6. Happy Birthday to JeffT

  7. I saw it in both digital projection and 35mm. The digital version looks amazing--quite a bit better than 35mm.
  8. "Everything" isn't to be taken strictly literally. That said, I prefer to shift my personal risk surface more strongly toward being risk-averse than perhaps many people. I would back up the contents of my mind if technology made it possible. I would be enormously negatively affected if a fire were to occur in my home, or if my hard disks were to fail without backup. Everyone should consider their personal situation, and can adapt the advice accordingly. [And argh, I misspelled "insure" as "ensure" above--reminds me of a recent thread...]
  9. For what it's worth, I once saw an incandescent bulb explode without provocation and shoot out of its socket. It left a somewhat clean cut through the narrow part with the now-open bulb half flying across the room. As an individual choosing what products to buy, who can predict this? It's a reminder to take the usual precautions: Ensure everything. Backup everything. Keep some backups off-site. Store irreplaceables in a secure, fire-protected location to the extent practical, and for papers, keep copies backed up. Live in a home with fire sprinklers.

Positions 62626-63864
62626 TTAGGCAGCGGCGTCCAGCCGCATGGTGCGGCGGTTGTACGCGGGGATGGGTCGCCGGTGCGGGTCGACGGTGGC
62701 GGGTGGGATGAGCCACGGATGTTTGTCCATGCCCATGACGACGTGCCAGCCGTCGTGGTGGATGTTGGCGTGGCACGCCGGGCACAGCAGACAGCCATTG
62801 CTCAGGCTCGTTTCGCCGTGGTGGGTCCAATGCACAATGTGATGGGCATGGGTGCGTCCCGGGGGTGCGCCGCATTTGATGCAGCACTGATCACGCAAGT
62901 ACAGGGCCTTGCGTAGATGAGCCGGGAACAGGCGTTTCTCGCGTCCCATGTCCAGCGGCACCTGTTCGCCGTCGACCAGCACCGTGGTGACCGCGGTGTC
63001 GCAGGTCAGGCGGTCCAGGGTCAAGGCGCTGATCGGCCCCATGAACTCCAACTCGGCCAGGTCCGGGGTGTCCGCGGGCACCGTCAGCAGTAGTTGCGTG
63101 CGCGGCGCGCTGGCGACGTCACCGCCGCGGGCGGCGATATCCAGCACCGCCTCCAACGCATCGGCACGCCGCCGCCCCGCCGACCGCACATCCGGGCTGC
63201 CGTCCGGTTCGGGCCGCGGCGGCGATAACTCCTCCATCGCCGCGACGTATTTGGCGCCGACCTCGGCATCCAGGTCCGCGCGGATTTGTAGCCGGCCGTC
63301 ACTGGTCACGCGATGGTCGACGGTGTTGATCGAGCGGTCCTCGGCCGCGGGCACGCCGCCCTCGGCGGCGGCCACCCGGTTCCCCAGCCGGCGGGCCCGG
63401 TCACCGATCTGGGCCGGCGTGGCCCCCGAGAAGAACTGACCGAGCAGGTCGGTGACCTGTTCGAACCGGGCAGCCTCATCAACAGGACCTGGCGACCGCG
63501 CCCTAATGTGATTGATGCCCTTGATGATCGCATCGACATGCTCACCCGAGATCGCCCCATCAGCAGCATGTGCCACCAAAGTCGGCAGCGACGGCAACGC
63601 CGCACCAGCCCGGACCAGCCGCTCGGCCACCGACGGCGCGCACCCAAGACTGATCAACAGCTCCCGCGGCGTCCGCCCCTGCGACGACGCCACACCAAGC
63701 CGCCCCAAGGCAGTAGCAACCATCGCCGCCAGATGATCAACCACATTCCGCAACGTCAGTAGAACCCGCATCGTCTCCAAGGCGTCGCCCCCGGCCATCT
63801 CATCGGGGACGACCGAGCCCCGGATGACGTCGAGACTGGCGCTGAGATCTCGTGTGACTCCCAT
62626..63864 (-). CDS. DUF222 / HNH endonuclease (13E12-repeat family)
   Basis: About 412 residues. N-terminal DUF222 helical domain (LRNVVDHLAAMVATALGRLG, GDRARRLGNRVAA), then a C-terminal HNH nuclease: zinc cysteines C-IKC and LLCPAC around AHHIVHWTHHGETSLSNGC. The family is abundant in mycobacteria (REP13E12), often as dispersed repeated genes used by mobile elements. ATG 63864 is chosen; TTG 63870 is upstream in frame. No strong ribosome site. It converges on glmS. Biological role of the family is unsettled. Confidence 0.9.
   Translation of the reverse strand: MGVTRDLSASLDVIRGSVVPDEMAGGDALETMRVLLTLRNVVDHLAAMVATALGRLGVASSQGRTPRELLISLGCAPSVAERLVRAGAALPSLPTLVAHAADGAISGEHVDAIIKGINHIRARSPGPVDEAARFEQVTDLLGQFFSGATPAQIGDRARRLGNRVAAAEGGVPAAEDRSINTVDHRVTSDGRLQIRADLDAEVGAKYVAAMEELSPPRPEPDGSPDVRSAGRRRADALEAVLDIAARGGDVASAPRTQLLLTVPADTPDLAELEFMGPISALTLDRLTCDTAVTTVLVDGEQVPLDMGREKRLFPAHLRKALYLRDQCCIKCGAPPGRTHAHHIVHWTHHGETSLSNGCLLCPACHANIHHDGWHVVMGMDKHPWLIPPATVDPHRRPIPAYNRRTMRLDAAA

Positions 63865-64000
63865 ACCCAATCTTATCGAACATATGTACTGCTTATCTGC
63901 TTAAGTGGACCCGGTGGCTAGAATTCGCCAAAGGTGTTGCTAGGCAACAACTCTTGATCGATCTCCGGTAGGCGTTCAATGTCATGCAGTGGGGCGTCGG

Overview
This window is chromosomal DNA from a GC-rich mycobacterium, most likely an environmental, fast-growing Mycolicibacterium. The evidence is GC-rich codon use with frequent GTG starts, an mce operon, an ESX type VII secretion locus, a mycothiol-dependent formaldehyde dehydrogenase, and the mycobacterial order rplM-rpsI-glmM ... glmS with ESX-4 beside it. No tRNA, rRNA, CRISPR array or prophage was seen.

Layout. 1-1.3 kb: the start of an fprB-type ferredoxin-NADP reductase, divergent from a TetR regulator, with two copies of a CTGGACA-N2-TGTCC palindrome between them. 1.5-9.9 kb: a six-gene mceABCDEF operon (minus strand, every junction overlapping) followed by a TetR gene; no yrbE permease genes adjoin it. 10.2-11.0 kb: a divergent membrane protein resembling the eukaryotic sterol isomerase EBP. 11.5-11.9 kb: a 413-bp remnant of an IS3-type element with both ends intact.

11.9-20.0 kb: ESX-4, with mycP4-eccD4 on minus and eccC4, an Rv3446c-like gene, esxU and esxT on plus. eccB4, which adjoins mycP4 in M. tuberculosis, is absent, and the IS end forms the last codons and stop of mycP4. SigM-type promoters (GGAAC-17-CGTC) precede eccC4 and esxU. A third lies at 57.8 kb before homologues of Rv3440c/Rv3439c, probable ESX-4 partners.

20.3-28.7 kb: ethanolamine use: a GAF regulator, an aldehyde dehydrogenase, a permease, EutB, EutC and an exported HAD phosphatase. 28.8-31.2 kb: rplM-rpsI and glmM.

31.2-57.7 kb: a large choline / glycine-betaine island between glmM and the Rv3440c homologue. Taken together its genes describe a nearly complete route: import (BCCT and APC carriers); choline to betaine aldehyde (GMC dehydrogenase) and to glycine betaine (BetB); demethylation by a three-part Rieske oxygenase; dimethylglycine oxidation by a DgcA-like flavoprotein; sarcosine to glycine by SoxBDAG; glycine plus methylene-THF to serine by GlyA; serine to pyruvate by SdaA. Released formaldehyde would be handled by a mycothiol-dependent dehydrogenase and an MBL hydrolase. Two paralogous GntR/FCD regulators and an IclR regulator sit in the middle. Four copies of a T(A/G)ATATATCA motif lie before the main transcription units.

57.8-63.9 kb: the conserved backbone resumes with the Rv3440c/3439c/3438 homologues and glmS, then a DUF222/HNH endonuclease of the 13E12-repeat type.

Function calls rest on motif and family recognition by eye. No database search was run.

10. Mispronunciations

    Oh yes, this is definitely by far my #1 annoying mispronunciation. A circle of my friends in 6th grade even talked about this one, it was so prevalent.
  11. Mispronunciations

    Nope. You're right--it's important for the reasons you state. A personal "favorite" of mine: "chipolte" instead of "chipotle". All of your examples, and mine, are in the category of being clearly wrong by trivial examination of the spelling. I am much more forgiving when the proper pronunciation rests on information not conveyed in the spelling. That simply suggests that the person has learned the word in writing but hasn't heard it spoken (or hasn't made the connection to the spoken word), particularly for young people. For example, "rendezvous" or "Worcester".
  12. The state of knowledge without any assertion being proven (or having other relevant evidence) is "I have no information about whether X exists", not "It is not the case that X exists".
  13. Spam Attacks on THE FORUM

    THE FORUM logs you out whenever you change IP addresses (which goes against web standards whereby an IP address is supposed to be distinct from web session state). So if you are behind rotating proxy servers, it's essentially impossible to use THE FORUM logged in. I'm guessing this is the situation you're facing. There was an earlier thread on this:
  14. Summary Justice

    You're equivocating between inept self-destruction and a powerful war-force on an interstellar scale. Alien travelers with the power to destroy man by any means--much less change the orbit of a planet--are not remotely threatened by a few socialistic backwater countries. You'll also note that in this sci-fi trope, the aliens destroy earth because of its technology and because of man's selfishness--not the opposite. Whether you intended it or not, this story grants undeserved moral cover to such collectivist parables.